On January 27, 2020, Canada reported its first case of the novel coronavirus SARS-CoV-2 (“COVID-19”). By March of 2020, the number of COVID-19 cases was rapidly increasing every day. In response, civil authorities across Canada began taking steps to limit outbreaks of COVID-19, including the implementation of closure orders of various businesses.
The effect of closure orders on independent, small businesses has been incredibly damaging. The Canadian Federation of Independent Businesses estimated that as of February 2021, the total debt taken on by Canadian small businesses as a result of COVID-19 was $135.1 billion. 40% of small businesses say that it will take at least a year to return to pre-COVID-19 profit levels.
Many, if not all, Canadian businesses hold some form of business interruption insurance that provides coverage for losses suffered as a result of an insured event (or peril). One insurer in particular, Aviva Insurance Company of Canada (“Aviva”) sold policies to Canadian businesses, which included protection for the loss of business income as a result of an outbreak of a contagious or infectious disease. These protections are often included in a form titled “Business Income Actual Loss Sustained Form” and numbered 912000.
Canadian businesses small and large have applied to Aviva for contagious disease coverage and have been denied coverage by Aviva, which takes the position that many of its policies do not provide coverage for losses arising out of the COVID-19 pandemic.
The law firms of Thomson Rogers, Lax O’Sullivan Lisus Gottlieb, and Miller Thomson have issued a Canada-wide class action proceeding claiming $500 million in damages on behalf of Canadian businesses who have been denied business interruption insurance coverage under their policies by Aviva during the COVID-19 pandemic.
A class action is a civil lawsuit where one (or a small number of) plaintiffs sue a defendant (or a number of defendants) on behalf of a large group of plaintiffs who have the same claims against the same group of defendants. This type of proceeding can save costs for all parties and help to conserve Court resources. In this instance, the class action has been brought on behalf of all policyholders with this coverage, which is estimated to include thousands of businesses.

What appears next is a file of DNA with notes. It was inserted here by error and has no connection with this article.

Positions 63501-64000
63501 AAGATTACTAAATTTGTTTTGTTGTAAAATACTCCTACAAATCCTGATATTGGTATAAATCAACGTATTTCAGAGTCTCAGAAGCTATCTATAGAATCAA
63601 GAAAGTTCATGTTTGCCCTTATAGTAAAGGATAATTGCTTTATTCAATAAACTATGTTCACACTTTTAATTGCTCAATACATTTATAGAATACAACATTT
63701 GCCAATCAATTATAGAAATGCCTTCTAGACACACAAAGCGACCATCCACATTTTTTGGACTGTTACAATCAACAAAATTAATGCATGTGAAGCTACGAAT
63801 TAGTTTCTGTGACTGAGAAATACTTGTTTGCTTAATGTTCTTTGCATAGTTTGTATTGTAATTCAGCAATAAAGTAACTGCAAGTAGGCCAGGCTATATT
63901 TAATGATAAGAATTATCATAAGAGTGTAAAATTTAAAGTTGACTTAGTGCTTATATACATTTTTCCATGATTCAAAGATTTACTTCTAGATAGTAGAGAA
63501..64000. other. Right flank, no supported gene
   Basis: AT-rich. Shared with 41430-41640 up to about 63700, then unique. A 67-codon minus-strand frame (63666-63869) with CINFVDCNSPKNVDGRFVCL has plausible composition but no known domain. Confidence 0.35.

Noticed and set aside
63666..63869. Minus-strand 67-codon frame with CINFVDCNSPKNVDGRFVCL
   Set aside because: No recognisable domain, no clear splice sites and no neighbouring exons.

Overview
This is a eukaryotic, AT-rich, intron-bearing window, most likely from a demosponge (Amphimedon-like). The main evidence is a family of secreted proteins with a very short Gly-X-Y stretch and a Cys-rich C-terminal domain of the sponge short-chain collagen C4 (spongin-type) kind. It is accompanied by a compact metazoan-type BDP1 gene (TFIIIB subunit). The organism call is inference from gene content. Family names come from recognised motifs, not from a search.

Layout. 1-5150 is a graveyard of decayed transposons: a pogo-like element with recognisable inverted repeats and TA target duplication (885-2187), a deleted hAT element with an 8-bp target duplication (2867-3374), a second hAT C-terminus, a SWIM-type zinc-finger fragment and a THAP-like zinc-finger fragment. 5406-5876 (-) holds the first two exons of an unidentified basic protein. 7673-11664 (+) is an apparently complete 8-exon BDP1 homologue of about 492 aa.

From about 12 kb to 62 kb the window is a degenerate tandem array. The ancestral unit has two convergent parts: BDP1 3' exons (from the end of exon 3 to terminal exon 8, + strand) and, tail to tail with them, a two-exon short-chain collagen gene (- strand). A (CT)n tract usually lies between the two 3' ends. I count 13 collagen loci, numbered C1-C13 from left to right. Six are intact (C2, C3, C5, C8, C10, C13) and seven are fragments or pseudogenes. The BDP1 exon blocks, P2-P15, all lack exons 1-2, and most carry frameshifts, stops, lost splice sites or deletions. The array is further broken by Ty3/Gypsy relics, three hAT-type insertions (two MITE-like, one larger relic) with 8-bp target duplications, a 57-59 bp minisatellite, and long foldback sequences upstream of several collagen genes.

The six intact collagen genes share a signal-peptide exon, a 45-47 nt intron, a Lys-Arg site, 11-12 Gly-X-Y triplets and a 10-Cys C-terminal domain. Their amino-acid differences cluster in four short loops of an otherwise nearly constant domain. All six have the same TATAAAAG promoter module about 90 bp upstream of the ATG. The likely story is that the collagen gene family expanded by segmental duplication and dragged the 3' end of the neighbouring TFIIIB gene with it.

Recently the Honourable Justice E. Belobaba of the Ontario Superior Court of Justice certified the class proceeding, meaning that this matter is appropriate to be dealt with as a class action.
It is quite possible that many business owners across Canada are unaware of potential claims they may have for business interruption insurance against Aviva. “Canadian businesses insured by Aviva should immediately review their policies to determine whether they include these significant coverages that are often referred to as Restrictive Access, Negative Publicity or Interruption by Civil Authority coverages,” say Robert Ben and Stephen Birman of Thomson Rogers.
Policyholders who have losses and have not submitted claims to Aviva should consider submitting a claim to Aviva, either directly or through their broker.
Please contact one of the law firms handling the case (Thomson, Rogers, Lax O’Sullivan Lisus Gottlieb, or Miller Thomson) for more information about the class action.
- Canadian Federation of Independent Businesses, “Canada’s small businesses now collectively owe over $135 billion as a result of the pandemic”, (February 25, 2021)
CanadianSME team is not responsible or liable for the content in the article, this article is being sponsored by Thomson Rogers